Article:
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Last week I presented to my team at Lime Wire Agile and Scrum in all it’s most excellent glory. Jason Herskowitz, Lime Wire’s VP of Product Management, and I ran though all the major Agile elements and vocabulary words. The best part of the presentation was questions asked by developers, testers, system admins, product managers, and even a couple of chickens. Many of these guys and gals have been the victims of bad Agile programs. It seems easy to play the Agile game but it isn’t. The most critical path to successful Agile isn’t to follow all the rules–it’s to follow all the principles.
The Agile Manifesto’s 3rd principle, Deliver working software frequently, from a couple of weeks to a couple of months, with a preference to the shorter timescale, seems to be often ignored. You can not really ignore a principle. A true principle is a law of nature, like gravity or the axioms of geometry. If you ignore the principle of gravity you’re going to get hurt. If you ignore the principles of Agile your project is going to fail.
I don’t know why the delivery of working software is often left out of the plan. Perhaps it’s that to recognize the truth of this principle requires more than just a thin patina of Agile paint on a waterfall process. Most Bagile (Bad Agile) processes do not understand that a milestone without working software delivered is a milestone not met. In Bagile working software is mutated into “ready for QA” or “all P1 bugs closed” or “works on my machine”.
I’m not taking an extreme view of working software! It’s just that “done” should mean “nothing more to do!” I’ve lived through the bitter experience of discovering that done doesn’t mean working software. Nothing is more discouraging than having to wait weeks for a so-called completed project to be ready for release.
If you think about it, delivering working software in this complex world of clouds, grids, restful APIs, and P2P networks, is daunting. It may even feel wasteful to go though all the effort to get the components integrated and tested every couple of weeks.
But true working-ness means you can get feedback before every iteration from actual flesh and blood users. Feedback like this is invaluable to avoid wasted effort.
True working-ness means you can focus on the future and get rational priorities for your backlog with each sprint.
True working-ness means if you want to go on vacation, you leave things in a good state and others can pick it up while you are gone.
True working-ness means true achievement. It’s pretty hard to make lasting, solid achievements in general, but delivering working software frequently means you have made a concrete difference in the life of your users today.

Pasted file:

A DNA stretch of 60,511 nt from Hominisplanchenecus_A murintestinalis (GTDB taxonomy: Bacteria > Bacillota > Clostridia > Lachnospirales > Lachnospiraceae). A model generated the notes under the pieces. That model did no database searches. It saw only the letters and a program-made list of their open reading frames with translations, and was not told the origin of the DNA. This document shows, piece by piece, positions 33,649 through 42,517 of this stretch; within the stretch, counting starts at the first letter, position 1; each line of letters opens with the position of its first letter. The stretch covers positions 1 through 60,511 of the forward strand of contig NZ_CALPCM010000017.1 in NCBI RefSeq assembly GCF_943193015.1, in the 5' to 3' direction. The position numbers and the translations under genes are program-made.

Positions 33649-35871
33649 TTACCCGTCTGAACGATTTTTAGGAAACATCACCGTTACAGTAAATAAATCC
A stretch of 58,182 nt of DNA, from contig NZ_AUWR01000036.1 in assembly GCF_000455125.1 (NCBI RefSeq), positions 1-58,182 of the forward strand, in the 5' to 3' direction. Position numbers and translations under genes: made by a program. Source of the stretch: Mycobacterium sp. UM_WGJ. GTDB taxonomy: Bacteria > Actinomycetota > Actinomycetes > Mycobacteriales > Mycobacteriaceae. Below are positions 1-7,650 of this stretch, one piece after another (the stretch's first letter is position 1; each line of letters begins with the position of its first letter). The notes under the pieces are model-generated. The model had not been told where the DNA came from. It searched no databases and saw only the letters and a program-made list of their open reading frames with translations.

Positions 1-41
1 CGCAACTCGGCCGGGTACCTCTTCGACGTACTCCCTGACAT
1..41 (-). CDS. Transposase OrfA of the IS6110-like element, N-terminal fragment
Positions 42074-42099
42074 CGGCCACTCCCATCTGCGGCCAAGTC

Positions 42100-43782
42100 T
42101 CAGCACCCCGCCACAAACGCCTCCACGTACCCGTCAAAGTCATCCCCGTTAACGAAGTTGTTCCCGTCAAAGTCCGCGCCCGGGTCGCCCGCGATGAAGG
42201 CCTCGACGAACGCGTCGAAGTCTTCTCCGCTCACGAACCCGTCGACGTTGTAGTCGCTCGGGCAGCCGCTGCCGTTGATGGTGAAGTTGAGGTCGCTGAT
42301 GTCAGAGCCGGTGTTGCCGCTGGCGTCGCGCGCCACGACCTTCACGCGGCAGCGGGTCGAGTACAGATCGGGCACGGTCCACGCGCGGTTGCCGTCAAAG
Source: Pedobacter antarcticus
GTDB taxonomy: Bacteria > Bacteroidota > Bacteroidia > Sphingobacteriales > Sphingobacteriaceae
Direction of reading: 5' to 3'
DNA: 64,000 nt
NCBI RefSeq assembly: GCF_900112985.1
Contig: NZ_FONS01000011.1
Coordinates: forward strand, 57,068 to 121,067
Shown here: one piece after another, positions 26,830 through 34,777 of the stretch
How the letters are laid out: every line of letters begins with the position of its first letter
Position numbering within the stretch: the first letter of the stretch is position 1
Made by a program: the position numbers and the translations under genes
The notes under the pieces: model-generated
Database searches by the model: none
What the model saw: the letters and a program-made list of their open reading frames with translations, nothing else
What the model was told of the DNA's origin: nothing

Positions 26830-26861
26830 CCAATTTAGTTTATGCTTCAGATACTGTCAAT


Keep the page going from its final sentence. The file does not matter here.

There is a 14th century English saying that taught me the same the principle as a kid: “A bird in the hand is worth two in the bush.”
I nearly lost all my data a couple of weeks ago. Actually, I was in no danger at all of losing my data but the terribad UI of Apple’s Time Machine and Time Capsule made me think I did! Apple’s backup solution is like a good looking school yard bully with a hidden inferiority complex.
I used to back up everything manually and it was messy. To be fair Apple seemed to conserve all that backup mess with the Time Capsule wireless base station/terabyte network drive and its slick Time Machine backup application. It just seemed to work: No settings, no maintenance, no hunting for the disk with the 3rd season of Buffy on it.
On the rare occasion when I did need a missing or deleted file Time Machine made it easy, and entertaining, to find (nothing like zooming back in time to give lulz).
One evening last week my MacBook Pro died and upon restart got stuck at the kernel panic screen. I took it Tek Serve in NYC (where they are a million time smarter than Apple’s Genius Bar) and learned that a fresh re-install of Mac OS X was the solution.
To make a long story short, when I connected my revived MacBook Pro to Time Capsule it restored a backup from 4 months ago! That’s a generation in Internet years! Also it took over 12 hours! I was aghast!
With grim determination I started the whole process over and tried to get support from Apple. But nothing helped until I just gave up and accessed Time Machine to confirm it was operational. And lo and behold: There was my data from the previous week. Right up to 30 minutes before the kernel panic attack!
Just before I joined Apple I got some coaching from Bruce Tognizzni (I was designing a set of never-to-be-released apps for Letraset back in 1991). Tog explained that good user centered design doesn’t just hide complexity–it enables the user to navigate it. Time Machine and Time Capsule are bad user centered design according to this definition since they are pretty faces and not much more.
I can’t think of any better example of user centered design than the original Mac OS (version 3) and apps like MacPaint and MacWrite. And since you can’t run it anymore (but you can see screen shots at the Vintage Mac Museum) I decided to bring the Mac OS 3 back to life in flash. Embedded above is version 0.1 of the Mac OS 3 Flash Sim. It don’t do much but I promise to whittle away at it as time permits. I’ll post the source code shortly as well. Right now you can selected the trash can and pull down the apple menu.
It’s funny but the constrained yet expressive capabilities of the original Mac OS are much more like the user experience of the iPhone and iPod Touch then the current Mac OS X. There is something to be said for the power of limitations.